How To Invest in China's Box Office Bonanza

2011/10/9 16:57:00 (Beijing Time)   Source:Forbes    By:Gady Epstein

It is not every day as a journalist that you look at an American company’s financials and you see, under “export revenues,” that the biggest customer is China. But suddenly one of the hottest industries in China is one that the United States perfected, the movie-going business: China is adding new movie screens at the rate of four or more per day, and that means Chinese cinema owners are spending big on digital projectors, screens and other equipment and technology, often sold by North American companies like Ballantyne Strong, RealD and IMAX Corp.

You might be surprised by the rise of a cinema-going culture in a market rampant with piracy, but China suffered for years from a paucity of good content, quality movie theaters and, unsurprisingly, customers willing to pay more to see this bad content in bad theaters. That has all changed dramatically in the last five years.

China’s box office grew 64% in 2010 to $1.5 billion, on top of more than 40% growth the year before that, and the nation now has more than 6,200 movie screens, having added about 1,500 in one year alone. There is no sign of that growth slowing down: A number of Chinese players are racing to add theaters and make and market movies as they seek to build vertically integrated companies akin to Hollywood’s Studio System of the pre-war era.

That means more content and more screens chasing customers who seem increasingly willing to pay. Box office receipts should pass the 2nd and 3rd-largest markets, Japan and India, by the end of 2012, and could grow to as much as $7 billion by 2015, still a long way off from the U.S. and Canada’s take ($11 billion last year), but that could be a different story by the end of the decade.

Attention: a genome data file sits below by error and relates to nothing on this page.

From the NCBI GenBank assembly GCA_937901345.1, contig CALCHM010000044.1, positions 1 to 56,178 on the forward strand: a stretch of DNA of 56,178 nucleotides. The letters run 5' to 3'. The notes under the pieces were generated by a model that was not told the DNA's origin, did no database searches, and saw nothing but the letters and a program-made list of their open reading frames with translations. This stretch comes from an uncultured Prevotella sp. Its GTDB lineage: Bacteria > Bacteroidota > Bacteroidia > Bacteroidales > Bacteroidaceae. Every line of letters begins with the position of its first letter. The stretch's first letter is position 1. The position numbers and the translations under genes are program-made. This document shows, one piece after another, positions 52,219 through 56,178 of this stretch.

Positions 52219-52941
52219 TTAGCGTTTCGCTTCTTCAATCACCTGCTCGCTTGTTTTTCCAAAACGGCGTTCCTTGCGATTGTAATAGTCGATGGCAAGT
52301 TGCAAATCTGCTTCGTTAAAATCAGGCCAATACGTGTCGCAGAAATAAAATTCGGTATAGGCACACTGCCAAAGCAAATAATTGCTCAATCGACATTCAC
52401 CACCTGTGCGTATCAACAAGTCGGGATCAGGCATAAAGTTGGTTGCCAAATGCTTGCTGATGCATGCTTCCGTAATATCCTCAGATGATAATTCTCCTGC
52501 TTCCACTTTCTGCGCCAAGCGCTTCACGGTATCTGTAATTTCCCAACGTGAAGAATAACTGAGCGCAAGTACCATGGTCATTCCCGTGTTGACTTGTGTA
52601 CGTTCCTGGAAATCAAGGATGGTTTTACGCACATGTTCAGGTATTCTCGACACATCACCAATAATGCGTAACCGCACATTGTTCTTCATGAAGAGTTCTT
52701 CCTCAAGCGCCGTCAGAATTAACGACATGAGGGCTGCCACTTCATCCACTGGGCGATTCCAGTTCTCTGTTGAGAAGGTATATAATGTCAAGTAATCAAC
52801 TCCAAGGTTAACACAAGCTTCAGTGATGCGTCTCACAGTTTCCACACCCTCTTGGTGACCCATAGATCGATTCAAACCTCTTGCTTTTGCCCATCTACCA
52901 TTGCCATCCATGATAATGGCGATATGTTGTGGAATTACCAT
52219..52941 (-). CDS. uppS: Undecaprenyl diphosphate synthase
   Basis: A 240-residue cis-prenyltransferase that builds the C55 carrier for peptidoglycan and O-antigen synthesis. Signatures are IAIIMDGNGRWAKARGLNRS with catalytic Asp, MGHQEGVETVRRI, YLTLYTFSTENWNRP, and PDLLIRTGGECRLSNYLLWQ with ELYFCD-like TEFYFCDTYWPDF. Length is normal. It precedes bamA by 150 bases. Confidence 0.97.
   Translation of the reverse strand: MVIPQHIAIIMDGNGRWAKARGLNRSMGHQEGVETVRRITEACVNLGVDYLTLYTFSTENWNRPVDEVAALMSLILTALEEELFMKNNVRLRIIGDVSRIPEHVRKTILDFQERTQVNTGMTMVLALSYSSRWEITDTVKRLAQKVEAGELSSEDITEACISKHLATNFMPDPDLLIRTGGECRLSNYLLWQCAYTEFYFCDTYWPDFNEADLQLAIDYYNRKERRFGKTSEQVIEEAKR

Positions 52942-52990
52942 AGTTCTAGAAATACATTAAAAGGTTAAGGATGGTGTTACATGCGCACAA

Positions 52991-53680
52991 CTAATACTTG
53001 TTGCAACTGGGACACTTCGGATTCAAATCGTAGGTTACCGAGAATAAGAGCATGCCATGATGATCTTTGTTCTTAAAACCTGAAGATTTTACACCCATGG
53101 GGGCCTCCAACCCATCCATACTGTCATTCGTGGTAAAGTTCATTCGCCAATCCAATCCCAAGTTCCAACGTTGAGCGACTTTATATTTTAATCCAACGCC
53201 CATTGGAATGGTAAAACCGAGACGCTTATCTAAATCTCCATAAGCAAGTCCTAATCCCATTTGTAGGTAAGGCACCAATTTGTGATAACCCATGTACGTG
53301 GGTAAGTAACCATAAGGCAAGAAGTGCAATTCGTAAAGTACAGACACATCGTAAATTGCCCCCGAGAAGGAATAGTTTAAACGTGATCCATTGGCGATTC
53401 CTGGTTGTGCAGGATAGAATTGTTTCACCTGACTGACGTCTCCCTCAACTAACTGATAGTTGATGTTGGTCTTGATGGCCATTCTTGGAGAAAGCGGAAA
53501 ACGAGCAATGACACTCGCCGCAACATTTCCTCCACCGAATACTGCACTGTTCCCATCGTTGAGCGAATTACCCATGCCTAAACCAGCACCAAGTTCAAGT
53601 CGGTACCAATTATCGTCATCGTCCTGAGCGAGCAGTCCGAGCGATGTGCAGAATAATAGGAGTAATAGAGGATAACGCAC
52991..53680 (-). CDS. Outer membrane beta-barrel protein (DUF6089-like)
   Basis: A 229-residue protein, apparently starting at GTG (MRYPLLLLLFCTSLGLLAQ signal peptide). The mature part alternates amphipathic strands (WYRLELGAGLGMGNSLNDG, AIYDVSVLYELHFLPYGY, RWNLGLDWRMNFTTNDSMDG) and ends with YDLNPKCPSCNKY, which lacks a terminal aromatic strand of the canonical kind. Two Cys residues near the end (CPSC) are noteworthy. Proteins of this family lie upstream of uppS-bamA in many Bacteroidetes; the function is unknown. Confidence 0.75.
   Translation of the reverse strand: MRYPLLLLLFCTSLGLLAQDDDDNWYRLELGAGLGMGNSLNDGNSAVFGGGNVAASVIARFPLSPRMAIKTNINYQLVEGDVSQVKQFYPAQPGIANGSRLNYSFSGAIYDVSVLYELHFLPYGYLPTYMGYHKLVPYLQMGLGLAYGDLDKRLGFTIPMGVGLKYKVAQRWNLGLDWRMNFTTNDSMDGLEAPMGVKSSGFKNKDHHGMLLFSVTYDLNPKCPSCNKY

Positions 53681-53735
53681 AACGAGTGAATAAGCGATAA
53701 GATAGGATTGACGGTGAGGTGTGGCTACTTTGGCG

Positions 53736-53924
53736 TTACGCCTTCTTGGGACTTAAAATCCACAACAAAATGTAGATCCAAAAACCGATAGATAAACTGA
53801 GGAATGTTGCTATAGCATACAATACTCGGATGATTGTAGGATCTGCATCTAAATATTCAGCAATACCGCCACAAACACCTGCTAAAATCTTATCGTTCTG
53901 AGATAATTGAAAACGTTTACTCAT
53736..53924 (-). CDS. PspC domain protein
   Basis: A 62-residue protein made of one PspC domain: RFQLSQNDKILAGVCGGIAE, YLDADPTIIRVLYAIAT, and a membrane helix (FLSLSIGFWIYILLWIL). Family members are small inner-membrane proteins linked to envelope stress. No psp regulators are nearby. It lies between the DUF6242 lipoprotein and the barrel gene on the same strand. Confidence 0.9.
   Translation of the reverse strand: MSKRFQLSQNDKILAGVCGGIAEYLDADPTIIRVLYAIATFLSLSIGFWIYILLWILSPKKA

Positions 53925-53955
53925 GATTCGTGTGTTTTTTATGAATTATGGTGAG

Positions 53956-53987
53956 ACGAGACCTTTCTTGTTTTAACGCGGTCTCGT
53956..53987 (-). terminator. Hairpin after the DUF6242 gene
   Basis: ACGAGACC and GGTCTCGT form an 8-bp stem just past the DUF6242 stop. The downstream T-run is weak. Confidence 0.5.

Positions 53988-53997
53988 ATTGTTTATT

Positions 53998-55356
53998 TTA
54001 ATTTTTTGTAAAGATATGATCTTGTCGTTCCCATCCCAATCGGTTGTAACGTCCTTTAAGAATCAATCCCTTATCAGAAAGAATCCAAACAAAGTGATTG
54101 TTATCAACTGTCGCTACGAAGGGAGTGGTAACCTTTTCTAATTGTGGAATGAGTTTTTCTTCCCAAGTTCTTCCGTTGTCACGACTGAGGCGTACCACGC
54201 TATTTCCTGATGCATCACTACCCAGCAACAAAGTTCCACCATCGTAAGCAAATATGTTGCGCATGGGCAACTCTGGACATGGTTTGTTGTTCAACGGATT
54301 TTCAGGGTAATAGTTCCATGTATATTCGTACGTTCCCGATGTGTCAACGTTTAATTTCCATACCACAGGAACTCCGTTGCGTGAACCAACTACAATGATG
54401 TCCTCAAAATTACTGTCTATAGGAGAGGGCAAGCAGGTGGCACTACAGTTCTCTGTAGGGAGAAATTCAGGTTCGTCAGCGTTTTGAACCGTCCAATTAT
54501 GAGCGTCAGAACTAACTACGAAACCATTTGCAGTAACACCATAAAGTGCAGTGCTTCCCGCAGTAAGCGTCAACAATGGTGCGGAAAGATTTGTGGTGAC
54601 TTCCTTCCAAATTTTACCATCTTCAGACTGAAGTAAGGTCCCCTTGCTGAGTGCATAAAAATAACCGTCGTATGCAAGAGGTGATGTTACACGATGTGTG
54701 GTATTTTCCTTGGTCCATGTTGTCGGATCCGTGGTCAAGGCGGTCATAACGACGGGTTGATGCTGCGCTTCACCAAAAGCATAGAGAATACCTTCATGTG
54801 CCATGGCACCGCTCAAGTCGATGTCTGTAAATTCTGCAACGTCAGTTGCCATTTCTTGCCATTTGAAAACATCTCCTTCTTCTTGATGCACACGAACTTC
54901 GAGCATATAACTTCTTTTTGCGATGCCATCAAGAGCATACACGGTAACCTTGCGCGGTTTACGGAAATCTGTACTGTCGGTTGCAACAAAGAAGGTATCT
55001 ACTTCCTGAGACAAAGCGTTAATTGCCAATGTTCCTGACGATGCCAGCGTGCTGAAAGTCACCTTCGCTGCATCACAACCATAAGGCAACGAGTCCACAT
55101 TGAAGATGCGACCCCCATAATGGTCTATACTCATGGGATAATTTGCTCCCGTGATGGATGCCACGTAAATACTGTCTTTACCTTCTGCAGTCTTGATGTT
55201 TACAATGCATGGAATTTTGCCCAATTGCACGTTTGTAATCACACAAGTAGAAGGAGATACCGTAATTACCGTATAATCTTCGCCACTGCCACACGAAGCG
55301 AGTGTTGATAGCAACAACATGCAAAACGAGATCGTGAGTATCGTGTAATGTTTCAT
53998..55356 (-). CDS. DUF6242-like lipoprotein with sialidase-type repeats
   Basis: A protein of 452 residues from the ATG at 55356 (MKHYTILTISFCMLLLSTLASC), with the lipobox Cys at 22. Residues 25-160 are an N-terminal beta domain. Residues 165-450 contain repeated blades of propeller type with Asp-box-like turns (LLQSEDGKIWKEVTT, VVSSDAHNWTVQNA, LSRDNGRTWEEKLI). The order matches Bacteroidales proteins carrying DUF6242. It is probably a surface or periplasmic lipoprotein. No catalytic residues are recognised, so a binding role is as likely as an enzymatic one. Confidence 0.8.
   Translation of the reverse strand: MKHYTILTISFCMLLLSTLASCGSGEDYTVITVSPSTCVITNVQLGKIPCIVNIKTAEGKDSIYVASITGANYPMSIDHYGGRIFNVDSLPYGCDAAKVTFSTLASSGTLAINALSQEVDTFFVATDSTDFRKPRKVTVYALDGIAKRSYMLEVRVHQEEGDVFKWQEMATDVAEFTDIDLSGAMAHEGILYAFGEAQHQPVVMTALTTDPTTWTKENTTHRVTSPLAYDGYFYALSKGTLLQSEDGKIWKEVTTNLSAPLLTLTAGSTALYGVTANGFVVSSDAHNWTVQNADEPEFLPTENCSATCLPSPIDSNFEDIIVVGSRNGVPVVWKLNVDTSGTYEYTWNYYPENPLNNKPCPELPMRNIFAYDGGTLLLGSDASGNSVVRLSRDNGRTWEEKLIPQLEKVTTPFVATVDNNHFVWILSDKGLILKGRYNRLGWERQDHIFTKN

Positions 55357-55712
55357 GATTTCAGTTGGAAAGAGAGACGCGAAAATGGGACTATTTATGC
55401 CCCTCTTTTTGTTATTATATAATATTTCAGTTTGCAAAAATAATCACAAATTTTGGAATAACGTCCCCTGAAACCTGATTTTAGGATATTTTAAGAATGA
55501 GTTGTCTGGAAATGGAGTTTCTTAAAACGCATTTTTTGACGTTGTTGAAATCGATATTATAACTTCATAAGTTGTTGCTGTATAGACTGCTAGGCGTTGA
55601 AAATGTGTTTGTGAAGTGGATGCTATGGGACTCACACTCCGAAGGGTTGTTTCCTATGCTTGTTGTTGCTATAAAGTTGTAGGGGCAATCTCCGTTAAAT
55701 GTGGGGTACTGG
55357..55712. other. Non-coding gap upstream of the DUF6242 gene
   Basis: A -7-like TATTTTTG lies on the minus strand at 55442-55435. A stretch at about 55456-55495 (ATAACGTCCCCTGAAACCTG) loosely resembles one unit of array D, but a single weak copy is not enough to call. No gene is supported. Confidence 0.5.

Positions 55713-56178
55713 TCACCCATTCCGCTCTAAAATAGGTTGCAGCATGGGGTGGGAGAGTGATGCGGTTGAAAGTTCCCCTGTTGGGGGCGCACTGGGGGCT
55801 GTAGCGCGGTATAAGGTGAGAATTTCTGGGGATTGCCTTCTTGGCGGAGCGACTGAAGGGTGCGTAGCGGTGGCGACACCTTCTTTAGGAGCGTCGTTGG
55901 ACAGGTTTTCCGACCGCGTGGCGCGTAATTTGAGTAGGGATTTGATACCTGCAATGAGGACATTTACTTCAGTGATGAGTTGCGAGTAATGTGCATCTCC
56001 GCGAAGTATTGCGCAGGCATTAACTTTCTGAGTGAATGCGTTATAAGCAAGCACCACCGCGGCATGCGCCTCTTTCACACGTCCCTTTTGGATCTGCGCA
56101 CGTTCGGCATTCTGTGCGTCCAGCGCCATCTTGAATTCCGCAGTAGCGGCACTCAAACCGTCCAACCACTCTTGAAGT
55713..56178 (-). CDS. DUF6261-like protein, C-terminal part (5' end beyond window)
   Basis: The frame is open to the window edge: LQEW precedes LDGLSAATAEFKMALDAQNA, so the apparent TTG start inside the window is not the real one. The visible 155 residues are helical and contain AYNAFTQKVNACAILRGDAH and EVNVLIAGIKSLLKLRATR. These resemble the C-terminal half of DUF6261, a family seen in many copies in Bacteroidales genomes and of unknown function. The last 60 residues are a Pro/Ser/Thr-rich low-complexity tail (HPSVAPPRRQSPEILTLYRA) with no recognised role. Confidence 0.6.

That is the China growth story driving North America’s other movie industry export besides the films themselves: the exhibition equipment to show them.

If you want to invest in a Chinese company that will be showing movies on screens, you can look at a recent Nasdaq IPO that somehow underperformed despite being a China consumer play: Bona Film Group. And the company I profiled in the story, SMI Corp., is listed in Hong Kong. In the case of both companies, analysts initiated coverage in January with bullish recommendations.

With China adding thousands more screens in the years ahead, all these companies may look even better a year or two from now. Of course domestic competitors will emerge for the North American equipment providers, and there will be concerns about intellectual property theft (Dolby Laboratories’ financial reports repeatedly warn investors about this danger in China). But the Chinese movie business is growing quickly and that may pace may only accelerate. Experts believe the nation is on its way in the five or six years ahead to 20,000 screens, more than triple the number that exist today. This seems like one Chinese market where there will still be room for American exports — both Hollywood movies and the technology to show them — for years to come

Movie Gross Admissions
Hometown US$21.35(M) 4036290
The Story of Xi Bao US$6.52(M) 1178307
Coffee or Tea? US$5.69(M) 1077259
Leap US$5.03(M) 961438
JIANG ZIYA:Legend ... US$4.72(M) 891196
Vanguard US$1.98(M) 381221
The Eight Hundred US$0.69(M) 127793
Over the Moon US$0.57(M) 116417
Like the Dyer’s Hand US$0.37(M) 67995